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Shane’s Rock Challenge: IGGY & THE STOOGES – 1973 – Raw Power

| 23 April 2014 | Reply

IGGY & THE STOOGES – 1973 – Raw Power

Iggy & The Stooges - Raw Power cover

“I’m a street walkin’ cheetah with a heart full of napalm,” sang lggy Pop on opener Search & Destroy, a song so junk-sick and full of piss & vinegar that it’s impossible to ignore.

But, astonishing as it seems these 4 decades later, ignore they did: The Stooges were simply TOO MUCH, man. Audiences of 1973 simply hadn’t a clue how to process the noise they were making.

Speaking with guitarist James Williamson a couple of weeks ago, he laughed that, “We didn’t have a producer – that was one of the problems! David Bowie wanted to produce it, but we wouldn’t let him, so we produced that ourselves. Iggy was in charge because he had actually been in the studio before which is more than I had been.
“That’s one of the problems with that record – there are some technical issues that we didn’t know anything about. We made the engineer do stuff he shouldn’t have done, and so at the end of the project we had Bowie mix it because we couldn’t mix it properly. Anyway, he did get involved in the end, but to his credit he didn’t have much to work with. We gave him some tracks that had some real, real technical problems. Anyway, he made me sound good so I guess I am forever indebted!”

Williamson’s guitars sound mightily in your face, there’s no denying that, and for all the talk of bad production, or whatever – it’s aptly titled: it is both Raw and Powerful, and that, coupled with the simple efficiency of the songwriting, is the key to the album’s massive cult appeal/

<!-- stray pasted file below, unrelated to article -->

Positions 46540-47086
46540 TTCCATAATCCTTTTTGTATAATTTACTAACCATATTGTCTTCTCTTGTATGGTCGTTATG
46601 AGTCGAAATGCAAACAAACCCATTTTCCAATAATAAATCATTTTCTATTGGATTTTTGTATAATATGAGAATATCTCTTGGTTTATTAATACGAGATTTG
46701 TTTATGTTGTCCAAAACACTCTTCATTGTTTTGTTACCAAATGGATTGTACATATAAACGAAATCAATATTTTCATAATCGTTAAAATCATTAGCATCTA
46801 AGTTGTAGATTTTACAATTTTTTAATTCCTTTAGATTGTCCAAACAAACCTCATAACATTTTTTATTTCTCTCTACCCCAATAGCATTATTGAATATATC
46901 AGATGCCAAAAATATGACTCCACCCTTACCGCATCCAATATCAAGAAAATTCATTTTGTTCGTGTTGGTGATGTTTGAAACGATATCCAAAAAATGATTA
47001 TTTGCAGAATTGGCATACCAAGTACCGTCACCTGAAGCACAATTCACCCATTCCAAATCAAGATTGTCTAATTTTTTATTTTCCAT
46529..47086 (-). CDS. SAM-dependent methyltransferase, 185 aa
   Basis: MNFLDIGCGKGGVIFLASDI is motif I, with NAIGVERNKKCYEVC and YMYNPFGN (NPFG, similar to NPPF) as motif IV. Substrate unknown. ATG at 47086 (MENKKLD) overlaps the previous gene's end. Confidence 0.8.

Yeah it almost sounds like a live bootleg or a demo, but The Stooges weren’t built to sound produced or polished and Raw Power sounds exactly how it should. If it had been produced more… would it have the same electricity, sandpaper rawness and cult influence? Probably not.

40 Years later Raw Power’s influence continues to spread – it’s possibly the high point of pre-punk musical nihilism, a collection of counter-culture anthems that still sound dangerous today – songs even a mother would struggle to love.

Search & Destroy
Gimme Danger
Your Pretty Face Is Going To Hell
Raw Power
I Need Somebody
Shake Appeal
Death Trip

It’s a masterpiece of underground, damaged genius. Danger, addiction, desperation, paranoia and civil disobedience all distilled into it’s most simplistic, immediate, rabblerousing form.

40 years after it’s release, Raw Power is still a knife whose edge and shine have never dulled.


By Shane Pinnegar

Category: Shane's Rock Challenge

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Editor, 100% ROCK MAGAZINE

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